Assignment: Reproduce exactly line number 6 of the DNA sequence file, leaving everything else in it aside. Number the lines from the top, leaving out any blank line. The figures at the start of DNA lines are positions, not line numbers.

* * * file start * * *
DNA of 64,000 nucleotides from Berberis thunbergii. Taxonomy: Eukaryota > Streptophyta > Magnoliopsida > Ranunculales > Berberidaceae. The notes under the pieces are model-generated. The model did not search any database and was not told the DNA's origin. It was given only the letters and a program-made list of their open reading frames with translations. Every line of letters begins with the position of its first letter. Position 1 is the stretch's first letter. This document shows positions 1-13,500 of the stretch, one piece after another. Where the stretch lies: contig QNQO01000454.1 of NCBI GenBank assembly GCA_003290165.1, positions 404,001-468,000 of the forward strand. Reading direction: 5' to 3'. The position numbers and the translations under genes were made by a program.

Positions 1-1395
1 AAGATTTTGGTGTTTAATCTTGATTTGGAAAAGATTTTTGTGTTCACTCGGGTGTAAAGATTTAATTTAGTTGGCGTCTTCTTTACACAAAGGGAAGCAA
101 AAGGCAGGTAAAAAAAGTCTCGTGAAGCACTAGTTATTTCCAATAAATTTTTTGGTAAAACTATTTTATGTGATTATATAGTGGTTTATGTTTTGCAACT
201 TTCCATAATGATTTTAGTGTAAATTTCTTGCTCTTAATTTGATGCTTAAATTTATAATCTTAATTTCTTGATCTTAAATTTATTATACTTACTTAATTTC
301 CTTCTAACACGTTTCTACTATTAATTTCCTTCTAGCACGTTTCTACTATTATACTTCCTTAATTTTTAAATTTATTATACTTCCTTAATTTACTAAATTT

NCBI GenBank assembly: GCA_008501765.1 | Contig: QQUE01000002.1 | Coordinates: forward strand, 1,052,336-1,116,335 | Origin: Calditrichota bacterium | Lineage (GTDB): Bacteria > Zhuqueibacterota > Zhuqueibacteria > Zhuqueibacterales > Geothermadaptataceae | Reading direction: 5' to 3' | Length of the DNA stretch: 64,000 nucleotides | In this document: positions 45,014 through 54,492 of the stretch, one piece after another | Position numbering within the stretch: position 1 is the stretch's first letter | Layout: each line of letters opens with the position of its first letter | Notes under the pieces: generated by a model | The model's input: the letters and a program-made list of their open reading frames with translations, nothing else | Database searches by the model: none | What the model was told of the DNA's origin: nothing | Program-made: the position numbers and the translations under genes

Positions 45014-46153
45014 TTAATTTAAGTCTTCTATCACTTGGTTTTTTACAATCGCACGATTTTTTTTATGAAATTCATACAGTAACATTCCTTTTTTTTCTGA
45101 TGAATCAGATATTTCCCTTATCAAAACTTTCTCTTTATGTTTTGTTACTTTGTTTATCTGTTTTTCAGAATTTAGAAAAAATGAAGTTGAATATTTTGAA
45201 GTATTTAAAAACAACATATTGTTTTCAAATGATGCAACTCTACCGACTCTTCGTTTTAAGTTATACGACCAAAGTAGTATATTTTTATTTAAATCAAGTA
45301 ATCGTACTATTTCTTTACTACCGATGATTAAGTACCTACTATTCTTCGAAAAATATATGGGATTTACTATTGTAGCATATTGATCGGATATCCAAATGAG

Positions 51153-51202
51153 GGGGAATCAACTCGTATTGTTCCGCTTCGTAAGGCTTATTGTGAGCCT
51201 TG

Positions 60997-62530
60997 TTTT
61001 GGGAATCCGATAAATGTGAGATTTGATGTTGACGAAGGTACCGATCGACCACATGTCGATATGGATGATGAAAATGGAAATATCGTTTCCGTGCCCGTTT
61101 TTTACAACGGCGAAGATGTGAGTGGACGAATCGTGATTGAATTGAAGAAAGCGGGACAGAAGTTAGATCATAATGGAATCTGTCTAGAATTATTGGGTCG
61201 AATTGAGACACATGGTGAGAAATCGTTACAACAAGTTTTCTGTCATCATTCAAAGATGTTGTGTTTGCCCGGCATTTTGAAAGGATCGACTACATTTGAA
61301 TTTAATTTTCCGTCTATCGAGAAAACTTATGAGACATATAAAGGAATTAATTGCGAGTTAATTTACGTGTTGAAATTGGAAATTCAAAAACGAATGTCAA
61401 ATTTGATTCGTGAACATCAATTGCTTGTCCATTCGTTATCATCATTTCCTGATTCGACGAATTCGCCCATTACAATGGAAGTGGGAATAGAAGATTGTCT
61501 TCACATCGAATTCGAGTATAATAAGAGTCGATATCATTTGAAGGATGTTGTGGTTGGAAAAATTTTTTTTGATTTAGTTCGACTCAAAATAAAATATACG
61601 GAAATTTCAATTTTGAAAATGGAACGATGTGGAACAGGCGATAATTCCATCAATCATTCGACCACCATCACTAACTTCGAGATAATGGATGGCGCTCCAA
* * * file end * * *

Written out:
301 CTTCTAACACGTTTCTACTATTAATTTCCTTCTAGCACGTTTCTACTATTATACTTCCTTAATTTTTAAATTTATTATACTTCCTTAATTTACTAAATTT